After looking at the title of this missive I am shocked that I even have a tenth of the expertise to ponder such a thought. Let’s go over my qualifications: homeowner, community planner, urban designer, mortgage holder, and California resident. I do not have banking credentials, a financial resume, or even a minor in accounting. So there . . . I have all the necessary qualifications and maybe more than the usual talking face on the tube.
I just finished reading John Mauldin’s latest newsletter on the current state of banking and mortgages. If I wasn’t concerned before, I am very close to extremely concerned and breathing heavily now. I recommend his weekly newsletter, it is free and worth millions.
Without the underpinning of secure titles and mortgage papers there will not be a housing industry. If there is no assurance by a title company that the house and property being purchased has clear title, no one will expose himself or herself to the risk. The banks won’t, the builders won’t, the landowners won’t, and the buyers won’t.
A few months back I wrote about whether the master planned community is dead, I offered that I thought it was. The reasons are numerous and obvious to all in and out of the industry. Now I am concerned that this mortgage mess and with it the attendant foreclosures will lay low the housing industry as a whole for years to come. There are very few adults supervising the children now. Lax management, creative and outright fraudulent banking practices, too much money chasing too much money, and a general “I am in it for myself,” attitude has contributed to this mess. With very, very, few examples most of the players in this industry have contributed to the problems we face today. Builders, developers, bankers, unions, politicians, and even the buyers have all had their collective hands in the cookie jar. The jar is now empty and there is a sharp bear trap on the dark bottom.
There will be a few housing projects that will move forward. Most are urban high-density projects that have some political muscle behind them. They fit agendas and programs created through the particular cities they are in. Salvaged school sites, environmental reclamations, transit oriented communities, and maybe even a few old fashion developments. But large-scale communities with thousands of acres and units are well out of the realm of the possible now. And probably through the rest of this decade; we are reliving the 1930s.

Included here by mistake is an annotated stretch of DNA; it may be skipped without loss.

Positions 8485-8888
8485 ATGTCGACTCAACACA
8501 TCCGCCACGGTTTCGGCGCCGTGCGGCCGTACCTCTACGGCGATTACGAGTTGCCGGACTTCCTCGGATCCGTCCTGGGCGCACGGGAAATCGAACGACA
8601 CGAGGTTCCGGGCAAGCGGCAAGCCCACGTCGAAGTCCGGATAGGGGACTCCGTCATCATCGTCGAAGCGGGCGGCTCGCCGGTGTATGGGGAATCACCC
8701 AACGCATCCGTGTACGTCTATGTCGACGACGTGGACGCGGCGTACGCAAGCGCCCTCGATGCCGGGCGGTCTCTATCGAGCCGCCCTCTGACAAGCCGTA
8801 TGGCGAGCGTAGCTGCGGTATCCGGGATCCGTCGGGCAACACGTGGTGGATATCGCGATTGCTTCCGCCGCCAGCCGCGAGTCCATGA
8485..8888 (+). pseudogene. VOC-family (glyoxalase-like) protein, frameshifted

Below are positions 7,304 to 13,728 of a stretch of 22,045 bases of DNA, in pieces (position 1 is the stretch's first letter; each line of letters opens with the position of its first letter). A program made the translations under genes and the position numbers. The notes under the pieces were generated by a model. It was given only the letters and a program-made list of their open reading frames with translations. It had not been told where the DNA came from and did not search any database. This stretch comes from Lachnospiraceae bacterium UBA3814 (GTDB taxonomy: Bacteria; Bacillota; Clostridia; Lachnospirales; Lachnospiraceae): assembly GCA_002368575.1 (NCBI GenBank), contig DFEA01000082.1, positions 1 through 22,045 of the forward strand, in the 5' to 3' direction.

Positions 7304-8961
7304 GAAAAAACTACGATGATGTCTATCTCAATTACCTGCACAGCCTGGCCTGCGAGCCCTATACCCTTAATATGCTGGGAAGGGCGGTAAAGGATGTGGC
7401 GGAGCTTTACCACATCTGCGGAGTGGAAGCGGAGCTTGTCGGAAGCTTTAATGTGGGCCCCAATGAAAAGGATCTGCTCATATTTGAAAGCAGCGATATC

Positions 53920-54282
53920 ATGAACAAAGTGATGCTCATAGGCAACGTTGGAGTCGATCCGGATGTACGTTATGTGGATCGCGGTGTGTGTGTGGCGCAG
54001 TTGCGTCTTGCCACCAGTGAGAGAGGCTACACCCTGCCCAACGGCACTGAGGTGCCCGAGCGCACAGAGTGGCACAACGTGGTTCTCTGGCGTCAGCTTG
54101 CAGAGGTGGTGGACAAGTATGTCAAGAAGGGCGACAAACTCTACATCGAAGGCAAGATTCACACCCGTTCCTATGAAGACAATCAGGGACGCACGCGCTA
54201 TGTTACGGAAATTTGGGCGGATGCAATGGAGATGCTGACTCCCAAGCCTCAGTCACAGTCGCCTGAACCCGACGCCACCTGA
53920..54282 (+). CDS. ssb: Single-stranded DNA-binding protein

Coming is a time of retrenchment and financial reconstruction on a scale not seen in modern banking and it will be worldwide. This banking rebirth must be based on the underlying principle of property rights and ownership and on the free market exchange of money, goods, and land. If these are not supported through regulation, law and insurance they are meaningless.
As can be seen in the Mauldin article we are in tenuous times and I fear for the whole structure of our industry. The first blog I wrote in early summer dealt with the demise of the design industry and the collapse of architectural and engineering firms. While some still cling to a few projects it is now a war of attrition and survival. This economic disease will spread through the construction industry; few will remain and they will be the very large conglomerates and the very small custom builders.
Look at a house. Walk through a new home (assuming you can find one) and count the industries it took to build, equip, and furnish it. Then multiply those items by one and a half million and you will understand what I mean. We waste our political wind taking about green industries, alternative energies, electric cars, iPads and other distractions. To say our politicians are intellectually lazy would be too kind, these impacts on the banking and housing industry need far more coverage than the sound bites of the foreclosed house sign and the grieving owner. Where are the adults when the sand box needs them?
Stay tuned . . .